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SBIO Semi-finalist 2013 Interview: Isidore Electronics Recycling

3p Contributor | Thursday May 16th, 2013 | 0 Comments

By Candice D McLeodlogo-isidore-125x70

Each week leading up to the Sustainable Brands Innovation Open (SBIO) finals on June 5th, where the runner-up will be decided via live online public vote, we will feature two articles on an SBIO semi-finalists. Meet semi-finalist Isidore Electronics Recycling.

Isidore Electronics Recycling is a social enterprise that is positioning itself as a triple threat. The Los Angeles-based company has three distinct missions – 1) create long-term, environmentally-conscious jobs in Los Angeles, 2) divert electronic waste (e-waste) from Los Angeles landfills, and finally, 3) reduce the recidivism rate in Los Angeles by hiring formerly incarcerated Angelenos as employees.

“Here in California we have two problems – our landfills are overflowing, and our prisons are overflowing. We believe that we can help solve these two problems by creating green job prison reentry programs,” says Kabira Stokes, co-founder of Isidore Electronics Recycling.

Stokes studied both Prison Reentry Policy and Environmental Governance, as a master’s student in Public Policy at the University of Southern California (USC), with the intention of finding a way to merge these two interests.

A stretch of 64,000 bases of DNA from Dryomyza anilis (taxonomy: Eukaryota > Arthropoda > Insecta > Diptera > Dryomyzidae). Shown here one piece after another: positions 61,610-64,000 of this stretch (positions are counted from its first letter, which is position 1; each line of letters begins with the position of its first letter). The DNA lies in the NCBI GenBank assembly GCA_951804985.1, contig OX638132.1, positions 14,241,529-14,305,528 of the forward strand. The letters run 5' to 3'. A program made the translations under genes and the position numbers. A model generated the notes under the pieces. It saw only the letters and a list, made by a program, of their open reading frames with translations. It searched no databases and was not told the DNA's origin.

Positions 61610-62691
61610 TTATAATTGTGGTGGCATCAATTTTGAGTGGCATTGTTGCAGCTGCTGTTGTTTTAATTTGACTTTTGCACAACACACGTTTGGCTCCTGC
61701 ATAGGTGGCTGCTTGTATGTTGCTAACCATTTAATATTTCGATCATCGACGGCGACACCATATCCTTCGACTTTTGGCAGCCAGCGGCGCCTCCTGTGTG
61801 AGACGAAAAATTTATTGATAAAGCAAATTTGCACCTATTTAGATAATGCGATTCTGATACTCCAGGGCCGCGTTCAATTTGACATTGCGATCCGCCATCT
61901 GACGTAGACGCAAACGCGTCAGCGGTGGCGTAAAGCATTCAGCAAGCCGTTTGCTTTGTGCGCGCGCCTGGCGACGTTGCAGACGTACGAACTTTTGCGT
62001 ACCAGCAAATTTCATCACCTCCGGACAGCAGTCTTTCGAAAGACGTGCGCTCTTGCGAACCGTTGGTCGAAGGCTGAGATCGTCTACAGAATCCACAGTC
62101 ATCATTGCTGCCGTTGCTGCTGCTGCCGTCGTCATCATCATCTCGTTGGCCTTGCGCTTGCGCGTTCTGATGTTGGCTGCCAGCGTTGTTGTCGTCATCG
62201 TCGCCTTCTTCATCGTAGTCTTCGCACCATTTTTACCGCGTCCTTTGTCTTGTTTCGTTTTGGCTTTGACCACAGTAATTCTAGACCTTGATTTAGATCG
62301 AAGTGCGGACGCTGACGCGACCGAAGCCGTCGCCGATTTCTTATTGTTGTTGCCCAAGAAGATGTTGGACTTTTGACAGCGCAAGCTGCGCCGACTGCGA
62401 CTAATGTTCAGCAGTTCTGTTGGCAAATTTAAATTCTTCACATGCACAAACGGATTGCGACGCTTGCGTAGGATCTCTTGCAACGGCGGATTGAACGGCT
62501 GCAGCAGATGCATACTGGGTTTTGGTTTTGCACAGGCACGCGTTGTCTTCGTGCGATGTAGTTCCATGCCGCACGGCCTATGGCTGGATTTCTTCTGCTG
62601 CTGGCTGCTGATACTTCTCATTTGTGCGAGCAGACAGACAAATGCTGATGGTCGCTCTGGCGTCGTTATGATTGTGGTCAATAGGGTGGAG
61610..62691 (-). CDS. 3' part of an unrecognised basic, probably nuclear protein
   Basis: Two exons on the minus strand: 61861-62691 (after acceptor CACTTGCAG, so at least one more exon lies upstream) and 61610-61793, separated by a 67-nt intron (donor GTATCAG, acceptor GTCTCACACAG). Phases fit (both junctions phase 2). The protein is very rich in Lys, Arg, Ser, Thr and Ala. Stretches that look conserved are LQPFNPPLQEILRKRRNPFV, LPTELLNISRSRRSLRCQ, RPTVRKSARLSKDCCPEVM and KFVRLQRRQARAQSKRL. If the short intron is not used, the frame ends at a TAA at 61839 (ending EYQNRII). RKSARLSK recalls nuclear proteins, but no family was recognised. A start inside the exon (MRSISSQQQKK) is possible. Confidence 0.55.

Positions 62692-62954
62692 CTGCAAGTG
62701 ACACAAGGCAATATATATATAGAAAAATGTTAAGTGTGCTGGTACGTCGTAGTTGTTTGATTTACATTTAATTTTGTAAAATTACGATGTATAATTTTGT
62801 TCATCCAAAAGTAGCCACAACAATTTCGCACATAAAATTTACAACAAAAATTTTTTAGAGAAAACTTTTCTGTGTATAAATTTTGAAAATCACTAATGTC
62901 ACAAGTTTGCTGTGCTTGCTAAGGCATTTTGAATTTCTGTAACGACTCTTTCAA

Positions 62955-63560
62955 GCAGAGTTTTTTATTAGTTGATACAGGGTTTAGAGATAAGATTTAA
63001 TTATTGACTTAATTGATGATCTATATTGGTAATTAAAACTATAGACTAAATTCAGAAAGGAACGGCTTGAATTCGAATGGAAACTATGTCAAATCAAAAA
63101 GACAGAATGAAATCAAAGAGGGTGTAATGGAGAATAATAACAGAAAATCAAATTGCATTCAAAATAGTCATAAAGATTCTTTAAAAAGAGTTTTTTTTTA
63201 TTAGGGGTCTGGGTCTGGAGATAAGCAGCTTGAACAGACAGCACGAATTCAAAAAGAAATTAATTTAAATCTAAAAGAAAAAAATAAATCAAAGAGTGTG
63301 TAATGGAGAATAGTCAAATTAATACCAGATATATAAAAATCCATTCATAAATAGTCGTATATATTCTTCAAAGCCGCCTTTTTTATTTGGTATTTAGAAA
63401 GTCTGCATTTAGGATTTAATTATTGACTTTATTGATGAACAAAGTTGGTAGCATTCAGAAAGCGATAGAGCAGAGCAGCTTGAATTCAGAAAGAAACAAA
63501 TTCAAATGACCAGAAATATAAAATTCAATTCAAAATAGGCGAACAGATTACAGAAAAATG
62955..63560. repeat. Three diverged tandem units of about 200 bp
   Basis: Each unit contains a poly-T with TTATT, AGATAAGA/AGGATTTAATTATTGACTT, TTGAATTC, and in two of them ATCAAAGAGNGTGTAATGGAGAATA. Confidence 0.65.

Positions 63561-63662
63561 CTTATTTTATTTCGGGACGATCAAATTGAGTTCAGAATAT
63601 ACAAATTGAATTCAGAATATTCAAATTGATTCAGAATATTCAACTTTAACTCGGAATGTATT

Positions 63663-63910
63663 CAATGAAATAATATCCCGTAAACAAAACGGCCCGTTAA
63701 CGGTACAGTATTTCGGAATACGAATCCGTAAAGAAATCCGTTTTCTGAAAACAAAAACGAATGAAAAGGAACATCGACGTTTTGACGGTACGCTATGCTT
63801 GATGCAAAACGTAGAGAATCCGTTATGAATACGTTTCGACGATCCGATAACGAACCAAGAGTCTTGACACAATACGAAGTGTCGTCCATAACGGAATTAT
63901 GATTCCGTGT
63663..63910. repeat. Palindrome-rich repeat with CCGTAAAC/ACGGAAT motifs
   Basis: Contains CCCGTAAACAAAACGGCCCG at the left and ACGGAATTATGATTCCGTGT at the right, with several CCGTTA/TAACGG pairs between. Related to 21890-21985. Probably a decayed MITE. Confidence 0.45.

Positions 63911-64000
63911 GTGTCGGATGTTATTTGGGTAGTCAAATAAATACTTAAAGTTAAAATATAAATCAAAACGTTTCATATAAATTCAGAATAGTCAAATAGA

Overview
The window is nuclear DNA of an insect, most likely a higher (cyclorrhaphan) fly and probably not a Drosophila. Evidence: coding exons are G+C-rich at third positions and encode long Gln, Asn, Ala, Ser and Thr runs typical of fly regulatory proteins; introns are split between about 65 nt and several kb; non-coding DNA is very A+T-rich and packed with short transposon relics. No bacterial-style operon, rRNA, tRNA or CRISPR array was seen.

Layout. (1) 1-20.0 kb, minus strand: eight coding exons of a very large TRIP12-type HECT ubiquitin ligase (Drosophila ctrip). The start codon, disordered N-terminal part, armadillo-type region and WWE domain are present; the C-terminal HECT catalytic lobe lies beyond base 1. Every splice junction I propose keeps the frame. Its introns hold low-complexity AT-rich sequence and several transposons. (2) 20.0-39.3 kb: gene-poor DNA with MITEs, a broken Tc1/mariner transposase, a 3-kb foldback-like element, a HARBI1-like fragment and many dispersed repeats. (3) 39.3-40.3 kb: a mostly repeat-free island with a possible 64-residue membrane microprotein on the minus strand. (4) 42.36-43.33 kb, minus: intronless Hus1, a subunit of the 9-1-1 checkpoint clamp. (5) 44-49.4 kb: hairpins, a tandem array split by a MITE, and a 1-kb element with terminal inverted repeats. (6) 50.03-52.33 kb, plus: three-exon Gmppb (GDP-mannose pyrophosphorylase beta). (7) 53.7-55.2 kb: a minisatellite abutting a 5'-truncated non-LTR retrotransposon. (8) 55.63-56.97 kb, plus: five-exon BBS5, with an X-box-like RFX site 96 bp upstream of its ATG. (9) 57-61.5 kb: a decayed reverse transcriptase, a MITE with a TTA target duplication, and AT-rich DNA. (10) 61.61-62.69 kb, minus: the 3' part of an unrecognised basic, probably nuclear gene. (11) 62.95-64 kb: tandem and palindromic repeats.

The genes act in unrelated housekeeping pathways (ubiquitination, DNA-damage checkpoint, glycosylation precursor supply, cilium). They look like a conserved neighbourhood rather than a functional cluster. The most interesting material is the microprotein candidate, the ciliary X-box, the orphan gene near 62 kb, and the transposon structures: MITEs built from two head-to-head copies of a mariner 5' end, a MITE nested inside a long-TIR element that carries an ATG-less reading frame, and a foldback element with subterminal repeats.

“I was looking at the California justice system as a graduate student, when I realized how hard it was for people to make an honest living, coming out of the system,” says Stokes. “Then, I started looking at what sustainable businesses were coming down the pipeline, as a way to create jobs, when I discovered that e-waste was one of the largest waste streams in the world,” says Stokes.

Stokes was particularly intrigued by two facts – that there were organizations that were not recycling their electronic waste responsibly and also, for the companies that were recycling their e-waste, they were actually often sending the waste to international locations, such as China. Not only was this creating an unnecessarily large carbon footprint, but it was also deflecting much-needed jobs from Angelenos.

During her research process she met co-founder, Aaron Malloy, an MBA student at USC.